Environmental illness is all in the head and in a very disturbed head, at that.
At least that's the conclusion of a study of people suffering from "20th century disease" multiple allergies and intolerances to food and chemicals published in the Journal of the American Medical Association.
Using a questionnaire entitled the "Diagnostic Interview Schedule," the researchers from the Department of Psychiatry at the University of Iowa College of Medicine found that l5 of their 23 subjects met the criteria for a "current or past mood, anxiety or somatoform disorder.
"We conclude that patients receiving this diagnosis may have one or more commonly recognized psychiatric disorders that could explain some or all of their symptoms," wrote the researchers.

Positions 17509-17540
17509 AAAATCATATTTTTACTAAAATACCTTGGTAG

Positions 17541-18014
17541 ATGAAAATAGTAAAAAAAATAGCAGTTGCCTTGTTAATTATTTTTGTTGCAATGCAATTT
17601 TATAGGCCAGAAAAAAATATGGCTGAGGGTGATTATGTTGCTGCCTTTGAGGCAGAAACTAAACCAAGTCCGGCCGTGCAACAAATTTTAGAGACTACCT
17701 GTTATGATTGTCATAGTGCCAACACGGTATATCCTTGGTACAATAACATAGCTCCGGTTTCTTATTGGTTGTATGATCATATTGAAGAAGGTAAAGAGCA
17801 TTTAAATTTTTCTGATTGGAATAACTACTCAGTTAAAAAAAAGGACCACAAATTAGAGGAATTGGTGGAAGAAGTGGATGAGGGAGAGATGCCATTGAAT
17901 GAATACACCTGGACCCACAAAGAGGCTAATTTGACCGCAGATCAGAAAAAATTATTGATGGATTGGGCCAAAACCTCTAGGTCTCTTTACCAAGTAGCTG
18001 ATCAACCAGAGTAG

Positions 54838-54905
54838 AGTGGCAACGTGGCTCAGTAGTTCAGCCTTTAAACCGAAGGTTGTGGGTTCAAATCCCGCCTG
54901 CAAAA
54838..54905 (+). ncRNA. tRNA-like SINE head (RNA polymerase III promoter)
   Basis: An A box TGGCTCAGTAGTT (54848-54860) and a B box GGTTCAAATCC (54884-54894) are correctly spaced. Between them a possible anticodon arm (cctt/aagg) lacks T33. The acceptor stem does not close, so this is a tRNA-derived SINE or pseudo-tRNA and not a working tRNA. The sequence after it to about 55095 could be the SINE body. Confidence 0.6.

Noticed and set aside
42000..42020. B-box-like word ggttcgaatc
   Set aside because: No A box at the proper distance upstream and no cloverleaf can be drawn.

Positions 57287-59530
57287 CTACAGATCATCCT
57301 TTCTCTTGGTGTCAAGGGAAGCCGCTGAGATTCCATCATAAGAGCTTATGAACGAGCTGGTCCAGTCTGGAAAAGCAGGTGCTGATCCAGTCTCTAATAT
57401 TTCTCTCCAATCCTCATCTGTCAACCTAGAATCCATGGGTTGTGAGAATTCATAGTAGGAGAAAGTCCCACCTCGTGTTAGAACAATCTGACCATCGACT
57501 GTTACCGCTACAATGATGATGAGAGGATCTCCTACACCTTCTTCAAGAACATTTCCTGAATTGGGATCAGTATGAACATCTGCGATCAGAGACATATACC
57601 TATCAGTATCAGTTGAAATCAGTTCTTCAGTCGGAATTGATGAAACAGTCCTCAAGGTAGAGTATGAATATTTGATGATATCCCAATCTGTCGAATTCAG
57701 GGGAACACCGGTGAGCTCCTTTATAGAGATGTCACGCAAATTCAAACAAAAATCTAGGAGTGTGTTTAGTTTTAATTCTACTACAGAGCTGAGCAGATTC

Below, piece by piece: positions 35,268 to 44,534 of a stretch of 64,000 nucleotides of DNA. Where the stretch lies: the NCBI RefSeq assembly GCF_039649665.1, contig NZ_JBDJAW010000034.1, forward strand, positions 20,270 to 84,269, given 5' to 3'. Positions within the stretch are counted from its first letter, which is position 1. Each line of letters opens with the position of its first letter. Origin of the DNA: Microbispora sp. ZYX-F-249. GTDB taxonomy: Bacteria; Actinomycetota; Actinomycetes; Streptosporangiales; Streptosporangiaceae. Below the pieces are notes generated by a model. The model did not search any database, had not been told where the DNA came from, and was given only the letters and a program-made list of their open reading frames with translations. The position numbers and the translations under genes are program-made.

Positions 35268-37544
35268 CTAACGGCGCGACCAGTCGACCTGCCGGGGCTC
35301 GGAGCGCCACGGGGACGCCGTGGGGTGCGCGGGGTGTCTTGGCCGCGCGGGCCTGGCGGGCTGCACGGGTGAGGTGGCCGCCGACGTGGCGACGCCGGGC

A similar conclusion was reached by a study of 37 plastics workers published in the American Journal of Psychiatry that environmental illness has its roots in the psyche, and not in the immune system.
In a column in the January Townsend Letter for Doctors, Dr Alan Gaby, commenting on the plastics workers study, said that although "psychological vulnerability" can affect the immune system, the authors don't consider that environmental allergies can cause mental problems, too.
"Chemically sensitive individuals may have a prior history of psychological disturbances because of chronic cerebral allergic reactions," wrote Gaby. "An effective treatment approach to environmental illness requires attention both to the physical and psychological aspects of this complex condition."